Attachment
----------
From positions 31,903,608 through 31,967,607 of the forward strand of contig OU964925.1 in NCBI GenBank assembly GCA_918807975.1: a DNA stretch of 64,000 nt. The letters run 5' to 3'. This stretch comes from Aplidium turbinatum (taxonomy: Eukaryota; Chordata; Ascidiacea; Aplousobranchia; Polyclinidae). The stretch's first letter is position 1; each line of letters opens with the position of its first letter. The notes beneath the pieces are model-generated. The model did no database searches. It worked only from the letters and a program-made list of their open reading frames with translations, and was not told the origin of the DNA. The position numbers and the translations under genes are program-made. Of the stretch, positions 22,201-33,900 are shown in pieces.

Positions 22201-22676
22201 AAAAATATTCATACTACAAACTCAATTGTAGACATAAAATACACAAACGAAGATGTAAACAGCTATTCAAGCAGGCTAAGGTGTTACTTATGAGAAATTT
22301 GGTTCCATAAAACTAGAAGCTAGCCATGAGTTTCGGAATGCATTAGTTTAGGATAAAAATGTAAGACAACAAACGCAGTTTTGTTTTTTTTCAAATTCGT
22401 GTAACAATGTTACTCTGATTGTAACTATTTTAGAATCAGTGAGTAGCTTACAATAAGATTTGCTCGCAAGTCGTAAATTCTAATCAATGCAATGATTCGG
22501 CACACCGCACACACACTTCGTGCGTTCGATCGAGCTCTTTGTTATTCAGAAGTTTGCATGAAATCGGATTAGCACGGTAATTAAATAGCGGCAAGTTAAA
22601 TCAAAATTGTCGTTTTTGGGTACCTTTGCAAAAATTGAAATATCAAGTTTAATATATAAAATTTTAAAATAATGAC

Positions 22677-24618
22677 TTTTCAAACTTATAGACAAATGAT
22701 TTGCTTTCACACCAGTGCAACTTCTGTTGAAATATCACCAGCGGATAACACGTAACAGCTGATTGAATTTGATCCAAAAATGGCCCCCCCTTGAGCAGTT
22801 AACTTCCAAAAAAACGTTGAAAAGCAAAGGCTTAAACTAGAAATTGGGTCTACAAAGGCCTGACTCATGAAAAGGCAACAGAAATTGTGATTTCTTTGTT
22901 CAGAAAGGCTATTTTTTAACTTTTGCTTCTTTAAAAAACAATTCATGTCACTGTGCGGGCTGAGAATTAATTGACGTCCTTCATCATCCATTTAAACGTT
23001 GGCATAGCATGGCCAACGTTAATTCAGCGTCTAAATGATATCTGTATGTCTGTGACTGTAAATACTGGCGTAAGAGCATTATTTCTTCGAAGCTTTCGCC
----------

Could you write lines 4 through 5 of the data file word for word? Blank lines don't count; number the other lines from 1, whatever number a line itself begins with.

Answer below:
22301 GGTTCCATAAAACTAGAAGCTAGCCATGAGTTTCGGAATGCATTAGTTTAGGATAAAAATGTAAGACAACAAACGCAGTTTTGTTTTTTTTCAAATTCGT
22401 GTAACAATGTTACTCTGATTGTAACTATTTTAGAATCAGTGAGTAGCTTACAATAAGATTTGCTCGCAAGTCGTAAATTCTAATCAATGCAATGATTCGG